<Label Text="{Binding Title}" />
        </ContentView>
    </DataTemplate>
</Shell.ItemTemplate>          

This code simply repositions the text for each ShellItem within the flyout. Note that Shell provides the Title (and Icon) properties to the BindingContext of the DataTemplate.

Flyout

The flyout is the root menu for the application, and consists of a flyout header, and menu items:

Annotated flyout

Flyout behavior

The flyout is accessible through the hamburger button or by swiping from the side of the screen. However, this behavior can be changed by setting the Shell.FlyoutBehavior property to one of the FlyoutBehavior enumeration members:

<Shell ...
       FlyoutBehavior="Disabled">
    ...
</Shell>

Setting the FlyoutBehavior property to Disabled hides the flyout, which is useful when you only have one ShellItem. The other valid FlyoutBehavior values are Flyout (default), and Locked.

Flyout header

The flyout header is the content that optionally appears at the top of the flyout, with its appearance being defined by a View that can be set through the Shell.FlyoutHeader property value:

<Shell.FlyoutHeader>
    <local:FlyoutHeader />
</Shell.FlyoutHeader>

Alternatively, the flyout header appearance can be defined by setting the Shell.FlyoutHeaderTemplate property to a DataTemplate:

<Shell.FlyoutHeaderTemplate>
    <DataTemplate>
        <StackLayout HorizontalOptions="Fill"
                     VerticalOptions="Fill"
                     BackgroundColor="White"
                     Padding="16">
            <Label FontSize="Medium"
                   Text="Smart Shopping">
                <Label.Margin>
                    <Thickness Left="8" />
                </Label.Margin>
            </Label>
            <Button Image="photo"
                    Text="By taking a photo">
                <Button.Margin>
                    <Thickness Top="16" />
                </Button.Margin>
            </Button>
            <Button Image="ia"
                    Text="By using AR">
                <Button.Margin>
                    <Thickness Top="8" />
                </Button.Margin>
            </Button>
        </StackLayout>
    </DataTemplate>
</Shell.FlyoutHeaderTemplate>

This XAML results in the following flyout header:

Flyout header

By default, the flyout header will be fixed in the flyout while the content below will scroll if there are enough items. However, this behavior can be changed by setting the Shell.FlyoutHeaderBehavior property to one of the FlyoutHeaderBehavior enumeration members:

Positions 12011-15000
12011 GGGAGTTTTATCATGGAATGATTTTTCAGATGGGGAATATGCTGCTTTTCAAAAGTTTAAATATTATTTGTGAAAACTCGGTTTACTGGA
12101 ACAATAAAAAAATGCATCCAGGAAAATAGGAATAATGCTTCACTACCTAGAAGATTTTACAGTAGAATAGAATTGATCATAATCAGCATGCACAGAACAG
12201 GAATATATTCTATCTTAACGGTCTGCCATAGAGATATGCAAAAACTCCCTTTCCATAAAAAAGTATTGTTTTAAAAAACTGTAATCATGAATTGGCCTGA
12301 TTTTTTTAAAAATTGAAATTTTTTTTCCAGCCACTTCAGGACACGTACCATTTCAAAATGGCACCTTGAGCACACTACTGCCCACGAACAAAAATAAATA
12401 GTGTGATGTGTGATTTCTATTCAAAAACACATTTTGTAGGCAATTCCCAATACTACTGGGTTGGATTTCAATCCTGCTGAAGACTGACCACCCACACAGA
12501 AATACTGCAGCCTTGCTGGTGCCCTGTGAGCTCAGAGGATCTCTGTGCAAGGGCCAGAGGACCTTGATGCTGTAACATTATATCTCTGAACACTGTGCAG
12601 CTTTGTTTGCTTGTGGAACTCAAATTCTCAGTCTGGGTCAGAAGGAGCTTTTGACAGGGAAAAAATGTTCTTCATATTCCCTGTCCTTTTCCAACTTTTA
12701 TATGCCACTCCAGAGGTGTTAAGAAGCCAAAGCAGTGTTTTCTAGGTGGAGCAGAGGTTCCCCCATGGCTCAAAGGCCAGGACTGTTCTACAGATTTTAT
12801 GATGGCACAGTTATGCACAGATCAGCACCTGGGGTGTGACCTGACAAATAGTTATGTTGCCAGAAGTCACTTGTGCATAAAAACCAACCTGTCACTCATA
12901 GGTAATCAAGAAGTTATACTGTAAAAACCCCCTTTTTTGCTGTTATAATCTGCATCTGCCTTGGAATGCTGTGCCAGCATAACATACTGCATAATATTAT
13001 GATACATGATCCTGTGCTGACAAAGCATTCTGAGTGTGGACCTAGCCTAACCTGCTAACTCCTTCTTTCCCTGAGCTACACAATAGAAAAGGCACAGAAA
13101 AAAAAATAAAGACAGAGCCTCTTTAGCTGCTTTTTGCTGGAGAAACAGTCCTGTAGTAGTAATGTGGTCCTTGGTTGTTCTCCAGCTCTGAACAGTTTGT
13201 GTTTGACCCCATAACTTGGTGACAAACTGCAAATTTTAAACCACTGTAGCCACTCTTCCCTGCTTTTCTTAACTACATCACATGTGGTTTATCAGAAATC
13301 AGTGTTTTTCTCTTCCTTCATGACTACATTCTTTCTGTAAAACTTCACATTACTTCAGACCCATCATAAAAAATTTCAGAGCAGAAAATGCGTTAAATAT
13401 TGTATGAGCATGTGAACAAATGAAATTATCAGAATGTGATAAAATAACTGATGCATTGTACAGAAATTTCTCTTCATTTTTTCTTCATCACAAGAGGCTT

<Shell ...
       FlyoutHeaderBehavior="CollapseOnScroll">
    ...
</Shell>

Setting the FlyoutHeaderBehavior to CollapseOnScroll collapses the flyout as scrolling occurs. The other valid FlyoutHeaderBehavior values are Default, Fixed, and Scroll (scroll with the menu items).

The number of items in the flyout can be increased by adding more ShellItem instances. However, it's also possible to add MenuItem instances to the flyout. This permits scenarios such as navigating to an identical page while passing data through the MenuItem.CommandParameter property.

MenuItem instances should be added to the Shell.MenuItems collection:

<Shell xmlns="http://xamarin.com/schemas/2014/forms"
       xmlns:x="http://schemas.microsoft.com/winfx/2009/xaml"
       xmlns:local="clr-namespace:TailwindTraders.Views"
       x:Class="TailwindTraders.Shell"
       FlyoutHeaderBehavior="Fixed"
       Title="Tailwind Traders"
       ...>
    <Shell.MenuItems>
        <MenuItem Command="{Binding ProductTypeCommand}"
                  CommandParameter="1"
                  Text="Holiday decorations" />
        <MenuItem Command="{Binding ProductTypeCommand}"
                  CommandParameter="2"
                  Text="Appliances" />
        <MenuItem Command="{Binding ProductTypeCommand}"
                  CommandParameter="3"
                  Text="Bathrooms" />
        ...
    </Shell.MenuItems>
    <ShellItem Title="Home">
        <ShellSection>
            <ShellContent>
                <local:HomePage />
            </ShellContent>
        </ShellSection>
    </ShellItem>    
</Shell>

Note

Each MenuItem can also set an Icon property to a FileImageSource, which will be displayed to the left of the text.

This XAML results in the following flyout:

Full flyout

In addition, MenuItem appearance can be customized by setting the Shell.MenuItemTemplate property to a DataTemplate:

<Shell.MenuItemTemplate>
    <DataTemplate>
        <ContentView HeightRequest="32">
            <ContentView.Padding>
                <Thickness Left="32"
                           Top="16" />
            </ContentView.Padding>
            <Label Text="{Binding Text}"
                   FontAttributes="Bold" />
        </ContentView>
    </DataTemplate>
</Shell.MenuItemTemplate>

This results in MenuItem instances having their text rendered in bold:

Bold menu items

Tabs

ShellSection instances will be rendered as bottom tabs, provided that there are multiple ShellSection instances in a single ShellItem:

<ShellItem Title="Bottom Tab Sample"
           Style="{StaticResource BaseStyle}">
    <ShellSection Title="AR" Icon="ia.png">
        <ShellContent ContentTemplate="{DataTemplate local:ARPage}"/>
    </ShellSection>
    <ShellSection Title="Photo" Icon="photo.png">